Studies show that thinking about behavior as either ‘good’ or ‘bad’, ‘right’ or ‘wrong’ is surefire way to NOT reach your goals.
This phenomenon is what psychologists call moral licensing.
When you do something that you consider to be a ‘good’ behavior you are more likely to start trusting your impulses. When you trust your impulses you are more likely be distracted and are less likely to stick to that ‘good’ behavior.
Priding myself for ‘good’ eating leads me to binge on a box of pastries later in the week. Thinking I dis the ‘right’ thing by sitting down to work for few hours on a weeknight, causes me to procrastinate for the remainder of the week.
When we think we are doing something ‘good’ we unknowingly give ourselves permission to do something ‘bad’.
The Darkside of ‘Good’ Behaviors
I know many people who start running in order to lose weight and end up eating more and gaining more weight. Why? When people think they’ve done the ‘right’ thing (running) they give themselves to indulge a little – “I deserve a treat for my good behavior!”
When McDonalds added the ‘Healthy Choices’ section to their menu the sale of Big Macs and other ‘non-healthy’ items skyrocketed. The mere act of considering to eat ‘good’, healthy food caused people to indulge in ‘bad’ behavior!
In one study a group of people were asked to recalled a time they gave money to a charity. They were then asked to make a donation to a different charity. The group that recalled a previous donation (a ‘good’ behavior) ended up donating 60% less than people who did not reflect on past donations.
How ‘Bad’ Behaviors Backfire
Labelling behaviors as ‘bad’ will also make you more likely to engage in ‘bad’ behavior.
When you engage in ‘bad’ behavior you feel guilty. Whenever you feel guilty your brain desperately wants to avoid the feelings of guilt so it tries to forget the situation. As the brain attempts to delete the memory associated with guilt you suddenly become more impulsive and more likely to indulge in the same ‘bad’ behavior.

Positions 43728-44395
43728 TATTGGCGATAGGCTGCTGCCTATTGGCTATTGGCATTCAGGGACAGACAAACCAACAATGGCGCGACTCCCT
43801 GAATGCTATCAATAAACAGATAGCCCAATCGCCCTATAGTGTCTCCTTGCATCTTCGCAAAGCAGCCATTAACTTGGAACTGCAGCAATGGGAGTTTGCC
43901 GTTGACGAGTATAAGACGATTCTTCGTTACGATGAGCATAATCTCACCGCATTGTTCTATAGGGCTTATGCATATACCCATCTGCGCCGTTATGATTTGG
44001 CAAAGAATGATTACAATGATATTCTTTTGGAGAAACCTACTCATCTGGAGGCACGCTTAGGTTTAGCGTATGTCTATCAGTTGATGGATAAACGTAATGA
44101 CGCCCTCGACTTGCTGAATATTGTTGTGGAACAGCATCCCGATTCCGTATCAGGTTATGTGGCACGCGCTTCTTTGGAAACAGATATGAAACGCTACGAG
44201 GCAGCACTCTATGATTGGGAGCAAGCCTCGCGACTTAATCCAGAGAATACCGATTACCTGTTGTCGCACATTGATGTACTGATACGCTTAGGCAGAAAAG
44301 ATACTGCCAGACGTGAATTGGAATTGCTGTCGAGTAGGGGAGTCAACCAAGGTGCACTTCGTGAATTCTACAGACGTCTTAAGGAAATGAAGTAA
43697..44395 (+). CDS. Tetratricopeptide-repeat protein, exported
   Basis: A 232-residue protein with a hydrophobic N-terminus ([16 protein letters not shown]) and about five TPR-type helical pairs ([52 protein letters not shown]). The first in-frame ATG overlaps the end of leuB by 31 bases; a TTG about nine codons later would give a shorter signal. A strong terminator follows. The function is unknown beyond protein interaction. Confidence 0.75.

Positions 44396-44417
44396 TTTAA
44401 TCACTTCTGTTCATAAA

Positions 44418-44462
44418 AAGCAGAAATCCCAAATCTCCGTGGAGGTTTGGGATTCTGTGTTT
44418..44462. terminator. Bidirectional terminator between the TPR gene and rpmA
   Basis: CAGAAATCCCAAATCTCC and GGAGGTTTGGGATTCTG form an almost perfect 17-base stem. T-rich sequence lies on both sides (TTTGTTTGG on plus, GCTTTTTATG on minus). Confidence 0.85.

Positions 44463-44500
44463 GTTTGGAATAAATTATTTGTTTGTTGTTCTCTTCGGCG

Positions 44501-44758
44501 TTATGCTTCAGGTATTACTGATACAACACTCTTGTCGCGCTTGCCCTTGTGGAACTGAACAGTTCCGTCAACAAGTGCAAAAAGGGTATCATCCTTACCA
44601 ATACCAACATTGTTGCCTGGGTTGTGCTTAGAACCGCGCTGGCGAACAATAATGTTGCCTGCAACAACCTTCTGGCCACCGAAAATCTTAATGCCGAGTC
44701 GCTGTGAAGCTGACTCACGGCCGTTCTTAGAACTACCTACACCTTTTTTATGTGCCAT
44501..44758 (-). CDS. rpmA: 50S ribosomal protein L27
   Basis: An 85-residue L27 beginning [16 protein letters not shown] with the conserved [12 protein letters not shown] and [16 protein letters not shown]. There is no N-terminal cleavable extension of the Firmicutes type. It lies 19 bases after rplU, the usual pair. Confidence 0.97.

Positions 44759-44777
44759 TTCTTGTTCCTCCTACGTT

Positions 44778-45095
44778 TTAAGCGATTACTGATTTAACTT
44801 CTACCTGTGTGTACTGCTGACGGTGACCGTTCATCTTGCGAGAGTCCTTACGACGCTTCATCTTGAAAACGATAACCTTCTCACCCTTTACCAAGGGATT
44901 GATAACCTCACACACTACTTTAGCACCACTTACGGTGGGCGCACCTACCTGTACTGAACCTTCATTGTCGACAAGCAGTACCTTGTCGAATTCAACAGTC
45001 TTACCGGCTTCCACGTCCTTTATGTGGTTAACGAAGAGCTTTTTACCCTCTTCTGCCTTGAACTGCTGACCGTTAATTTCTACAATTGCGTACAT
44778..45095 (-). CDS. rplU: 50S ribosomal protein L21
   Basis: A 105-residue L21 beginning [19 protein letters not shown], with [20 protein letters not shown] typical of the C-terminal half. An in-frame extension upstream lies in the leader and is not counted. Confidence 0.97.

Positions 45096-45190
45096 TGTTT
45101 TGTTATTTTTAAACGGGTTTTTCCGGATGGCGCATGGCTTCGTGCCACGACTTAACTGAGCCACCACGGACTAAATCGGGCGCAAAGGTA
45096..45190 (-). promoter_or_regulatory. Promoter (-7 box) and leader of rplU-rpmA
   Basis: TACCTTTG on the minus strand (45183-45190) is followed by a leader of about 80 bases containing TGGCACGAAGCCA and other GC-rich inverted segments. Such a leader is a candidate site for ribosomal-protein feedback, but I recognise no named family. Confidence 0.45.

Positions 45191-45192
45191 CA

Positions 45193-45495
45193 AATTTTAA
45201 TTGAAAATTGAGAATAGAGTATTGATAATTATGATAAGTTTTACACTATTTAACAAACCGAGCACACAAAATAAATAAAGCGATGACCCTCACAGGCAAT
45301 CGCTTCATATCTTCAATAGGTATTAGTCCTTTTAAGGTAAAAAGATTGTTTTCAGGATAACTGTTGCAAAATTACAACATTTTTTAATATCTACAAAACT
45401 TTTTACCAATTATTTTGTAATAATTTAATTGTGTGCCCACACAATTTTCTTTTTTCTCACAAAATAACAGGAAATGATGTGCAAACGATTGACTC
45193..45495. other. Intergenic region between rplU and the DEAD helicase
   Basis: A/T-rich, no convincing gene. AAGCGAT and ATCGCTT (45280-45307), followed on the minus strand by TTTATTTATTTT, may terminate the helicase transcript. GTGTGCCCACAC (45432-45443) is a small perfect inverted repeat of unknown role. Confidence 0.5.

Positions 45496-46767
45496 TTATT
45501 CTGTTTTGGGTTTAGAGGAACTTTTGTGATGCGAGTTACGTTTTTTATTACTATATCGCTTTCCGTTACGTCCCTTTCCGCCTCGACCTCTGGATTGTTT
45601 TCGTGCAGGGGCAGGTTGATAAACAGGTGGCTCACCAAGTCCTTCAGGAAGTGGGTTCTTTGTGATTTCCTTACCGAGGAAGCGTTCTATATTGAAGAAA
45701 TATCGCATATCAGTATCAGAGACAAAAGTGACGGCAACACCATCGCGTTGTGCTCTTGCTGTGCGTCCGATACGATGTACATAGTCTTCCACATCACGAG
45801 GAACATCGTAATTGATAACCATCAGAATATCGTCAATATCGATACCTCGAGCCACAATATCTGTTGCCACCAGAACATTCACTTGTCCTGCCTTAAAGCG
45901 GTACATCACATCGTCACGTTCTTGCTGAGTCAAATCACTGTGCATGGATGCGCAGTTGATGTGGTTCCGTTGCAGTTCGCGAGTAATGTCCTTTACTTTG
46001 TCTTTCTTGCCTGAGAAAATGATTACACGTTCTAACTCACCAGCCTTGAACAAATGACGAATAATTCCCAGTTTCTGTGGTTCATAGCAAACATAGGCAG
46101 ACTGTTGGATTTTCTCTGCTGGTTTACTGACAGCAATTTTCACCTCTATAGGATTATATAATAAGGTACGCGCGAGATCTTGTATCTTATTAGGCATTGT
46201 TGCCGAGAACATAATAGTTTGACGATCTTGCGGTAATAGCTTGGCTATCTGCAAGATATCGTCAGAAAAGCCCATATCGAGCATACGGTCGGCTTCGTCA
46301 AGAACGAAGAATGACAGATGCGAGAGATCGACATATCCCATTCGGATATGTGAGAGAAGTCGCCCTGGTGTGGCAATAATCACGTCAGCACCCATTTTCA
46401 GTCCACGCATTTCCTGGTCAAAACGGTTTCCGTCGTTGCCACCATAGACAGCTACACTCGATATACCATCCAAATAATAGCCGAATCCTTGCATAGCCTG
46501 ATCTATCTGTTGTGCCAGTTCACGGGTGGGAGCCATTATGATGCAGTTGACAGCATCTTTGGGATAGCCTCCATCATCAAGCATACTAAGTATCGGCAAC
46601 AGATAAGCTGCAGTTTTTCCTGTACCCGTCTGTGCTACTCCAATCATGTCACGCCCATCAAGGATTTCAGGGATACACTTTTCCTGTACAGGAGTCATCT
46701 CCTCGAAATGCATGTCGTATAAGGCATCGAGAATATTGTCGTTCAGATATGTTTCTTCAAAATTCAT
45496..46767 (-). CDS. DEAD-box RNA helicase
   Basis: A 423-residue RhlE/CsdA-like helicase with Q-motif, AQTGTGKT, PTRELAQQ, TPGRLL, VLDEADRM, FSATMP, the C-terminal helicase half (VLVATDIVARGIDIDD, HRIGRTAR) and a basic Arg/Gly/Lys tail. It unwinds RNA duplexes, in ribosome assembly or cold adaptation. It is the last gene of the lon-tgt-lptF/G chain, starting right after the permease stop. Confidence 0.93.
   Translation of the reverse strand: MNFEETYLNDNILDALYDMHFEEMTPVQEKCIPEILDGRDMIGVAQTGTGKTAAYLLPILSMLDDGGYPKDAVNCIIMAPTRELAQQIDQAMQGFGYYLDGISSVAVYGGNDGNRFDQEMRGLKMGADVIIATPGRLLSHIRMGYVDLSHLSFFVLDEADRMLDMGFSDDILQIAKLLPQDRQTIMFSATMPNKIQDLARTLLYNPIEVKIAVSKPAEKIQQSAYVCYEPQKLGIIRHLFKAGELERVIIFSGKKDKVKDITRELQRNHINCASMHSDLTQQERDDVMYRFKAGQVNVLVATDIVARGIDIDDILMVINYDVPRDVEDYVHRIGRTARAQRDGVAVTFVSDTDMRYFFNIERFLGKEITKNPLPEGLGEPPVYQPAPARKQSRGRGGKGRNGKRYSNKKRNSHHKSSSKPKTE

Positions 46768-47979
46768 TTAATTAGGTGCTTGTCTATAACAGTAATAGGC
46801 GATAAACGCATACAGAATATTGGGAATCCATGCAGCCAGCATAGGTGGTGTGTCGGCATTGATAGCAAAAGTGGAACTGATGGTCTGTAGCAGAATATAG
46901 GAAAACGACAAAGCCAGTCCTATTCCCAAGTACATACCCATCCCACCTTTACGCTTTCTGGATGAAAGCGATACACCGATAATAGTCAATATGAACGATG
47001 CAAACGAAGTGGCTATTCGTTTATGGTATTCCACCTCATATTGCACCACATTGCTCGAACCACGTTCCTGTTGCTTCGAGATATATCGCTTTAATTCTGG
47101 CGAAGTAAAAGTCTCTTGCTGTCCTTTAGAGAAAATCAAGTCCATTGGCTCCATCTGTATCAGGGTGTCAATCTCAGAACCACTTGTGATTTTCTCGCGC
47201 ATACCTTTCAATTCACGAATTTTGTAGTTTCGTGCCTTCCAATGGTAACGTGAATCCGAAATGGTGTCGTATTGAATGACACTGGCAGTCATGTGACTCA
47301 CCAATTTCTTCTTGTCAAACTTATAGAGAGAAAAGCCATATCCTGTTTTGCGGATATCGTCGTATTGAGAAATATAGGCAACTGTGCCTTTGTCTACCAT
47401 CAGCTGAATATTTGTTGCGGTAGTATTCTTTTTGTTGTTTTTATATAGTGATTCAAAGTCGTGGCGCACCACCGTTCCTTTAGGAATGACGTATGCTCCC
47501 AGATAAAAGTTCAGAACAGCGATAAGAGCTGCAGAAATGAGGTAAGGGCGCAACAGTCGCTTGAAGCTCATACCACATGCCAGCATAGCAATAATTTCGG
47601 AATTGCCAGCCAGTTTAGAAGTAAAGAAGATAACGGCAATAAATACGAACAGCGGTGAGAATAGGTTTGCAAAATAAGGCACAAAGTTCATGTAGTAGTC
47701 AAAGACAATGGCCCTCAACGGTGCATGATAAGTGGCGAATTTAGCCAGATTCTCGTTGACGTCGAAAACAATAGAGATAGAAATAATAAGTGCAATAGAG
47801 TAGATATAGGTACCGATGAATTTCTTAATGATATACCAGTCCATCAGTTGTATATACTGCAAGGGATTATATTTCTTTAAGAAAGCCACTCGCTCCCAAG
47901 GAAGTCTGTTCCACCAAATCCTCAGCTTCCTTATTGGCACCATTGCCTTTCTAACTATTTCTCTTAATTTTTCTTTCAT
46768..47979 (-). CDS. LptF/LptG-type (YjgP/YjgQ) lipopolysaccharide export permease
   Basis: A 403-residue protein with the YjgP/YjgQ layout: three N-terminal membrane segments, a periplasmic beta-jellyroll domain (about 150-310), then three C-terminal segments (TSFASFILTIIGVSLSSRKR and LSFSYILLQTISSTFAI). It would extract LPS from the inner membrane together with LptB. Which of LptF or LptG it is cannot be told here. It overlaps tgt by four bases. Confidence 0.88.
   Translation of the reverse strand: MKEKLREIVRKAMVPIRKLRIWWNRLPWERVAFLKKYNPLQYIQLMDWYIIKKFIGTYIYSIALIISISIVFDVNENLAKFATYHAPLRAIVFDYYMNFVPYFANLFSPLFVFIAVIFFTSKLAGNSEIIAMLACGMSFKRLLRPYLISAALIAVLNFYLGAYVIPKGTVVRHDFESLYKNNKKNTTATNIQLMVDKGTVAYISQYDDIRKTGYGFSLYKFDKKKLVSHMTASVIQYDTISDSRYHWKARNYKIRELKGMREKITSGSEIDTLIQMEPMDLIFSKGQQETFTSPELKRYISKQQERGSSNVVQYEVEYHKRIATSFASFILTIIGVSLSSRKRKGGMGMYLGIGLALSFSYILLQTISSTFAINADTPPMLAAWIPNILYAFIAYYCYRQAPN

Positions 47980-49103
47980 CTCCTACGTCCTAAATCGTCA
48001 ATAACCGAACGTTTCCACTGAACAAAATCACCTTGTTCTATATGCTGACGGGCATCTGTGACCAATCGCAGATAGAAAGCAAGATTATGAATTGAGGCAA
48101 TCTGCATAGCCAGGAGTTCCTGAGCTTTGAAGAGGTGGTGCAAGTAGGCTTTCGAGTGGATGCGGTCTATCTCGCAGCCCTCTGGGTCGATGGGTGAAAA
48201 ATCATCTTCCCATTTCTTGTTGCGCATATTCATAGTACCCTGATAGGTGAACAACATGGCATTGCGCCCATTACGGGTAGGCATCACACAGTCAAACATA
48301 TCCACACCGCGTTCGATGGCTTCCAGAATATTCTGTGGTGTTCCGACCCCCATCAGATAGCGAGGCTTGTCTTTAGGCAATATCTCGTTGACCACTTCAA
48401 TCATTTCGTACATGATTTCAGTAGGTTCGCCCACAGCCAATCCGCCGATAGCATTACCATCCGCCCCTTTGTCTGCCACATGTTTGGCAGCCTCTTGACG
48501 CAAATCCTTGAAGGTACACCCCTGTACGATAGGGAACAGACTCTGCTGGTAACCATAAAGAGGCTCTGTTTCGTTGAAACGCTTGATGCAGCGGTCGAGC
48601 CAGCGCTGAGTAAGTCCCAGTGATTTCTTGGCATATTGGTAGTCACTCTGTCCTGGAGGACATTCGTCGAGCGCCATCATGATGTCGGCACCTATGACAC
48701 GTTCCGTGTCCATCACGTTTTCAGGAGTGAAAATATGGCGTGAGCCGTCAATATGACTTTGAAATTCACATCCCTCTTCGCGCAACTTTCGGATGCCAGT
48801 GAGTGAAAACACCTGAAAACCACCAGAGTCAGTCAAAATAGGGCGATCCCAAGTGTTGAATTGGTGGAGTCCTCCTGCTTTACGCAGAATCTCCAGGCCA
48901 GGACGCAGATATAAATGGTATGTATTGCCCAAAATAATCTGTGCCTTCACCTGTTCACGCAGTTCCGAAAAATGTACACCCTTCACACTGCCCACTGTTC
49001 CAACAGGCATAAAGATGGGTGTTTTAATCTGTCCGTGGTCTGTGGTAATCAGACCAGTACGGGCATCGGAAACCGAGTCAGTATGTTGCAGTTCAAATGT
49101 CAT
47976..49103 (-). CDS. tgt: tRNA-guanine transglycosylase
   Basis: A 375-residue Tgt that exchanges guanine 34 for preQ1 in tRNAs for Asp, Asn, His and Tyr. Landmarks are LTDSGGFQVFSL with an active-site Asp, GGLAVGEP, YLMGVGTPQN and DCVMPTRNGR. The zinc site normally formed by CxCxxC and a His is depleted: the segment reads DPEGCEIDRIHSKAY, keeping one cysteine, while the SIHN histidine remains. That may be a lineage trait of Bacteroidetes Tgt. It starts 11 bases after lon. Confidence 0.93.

In one study students tracked how much alcohol they consumed and noted how they felt about their consumptoin. The students that filt ‘bad’ about their alcohol consumption the night before were more likely to drink that night and the night that followed. Psychologist call this the “what-the-hell effect”. Its the equivalent to saying “I already blow my diet, I might as well eat the whole thing!”.
Guilt drives more guilt.
Another study tracked the studying habits of students prior to exams. If a student felt ‘badly’ about procrastinating on a previous exam they were more likely to procrastinate while studying for an upcoming exam.
“Study after study shows that self-criticism is consistently associated with less motivation and worse self-control”. – Kelly McGongial, PhD and author of The Willpower Instinct
Instead of scolding yourself for ‘bad’ behavior, try forgiving yourself. Doing so may seem counter-intuitive but it turns out be essential for stopping future ‘bad’ behavior.
As told in book ‘The Willpower Instinct’, a group of women on a diet were asked to eat some donuts in the name of science. After the dieters ate the donuts (as requested by the researchers), they were put in a waiting room with a giant bowl of candy awaited them. If a participant was told: “everyone indulges sometimes; don’t be so hard on yourself”, they ate much less candy than the group of dieters that did receive the message of self-forgiveness.
When you forgive yourself for a ‘bad’ behavior you stop fleeing from the ‘bad’ behavior. Instead, you learn from your experience and are less likely to indulge in that bad behavior again.
Stop thinking of behaviors as ‘good’ or ‘bad’. Instead, simply reflect on the cause and effect of your work: finishing a work project allows you to focus on other things, while checking Facebook provides a temporary escape but leads to additional stress later in the day. There is nothing ‘good’ or ‘bad’ about those options, there is simply a choice and trade-offs.
When you feel guilty about a ‘bad’ behavior find a way to forgive yourself for doing it to increase the chances of not doing it in the future.
“There is nothing either good or bad, but thinking makes it so.” ― William Shakespeare, Hamlet
The next time you procrastinate – forgive yourself and think: “It’s OK to procrastinate sometimes, I’m only human’. Forgiving procrastination leads to less procrastination.
(to learn other language that leads to procrastination read this article)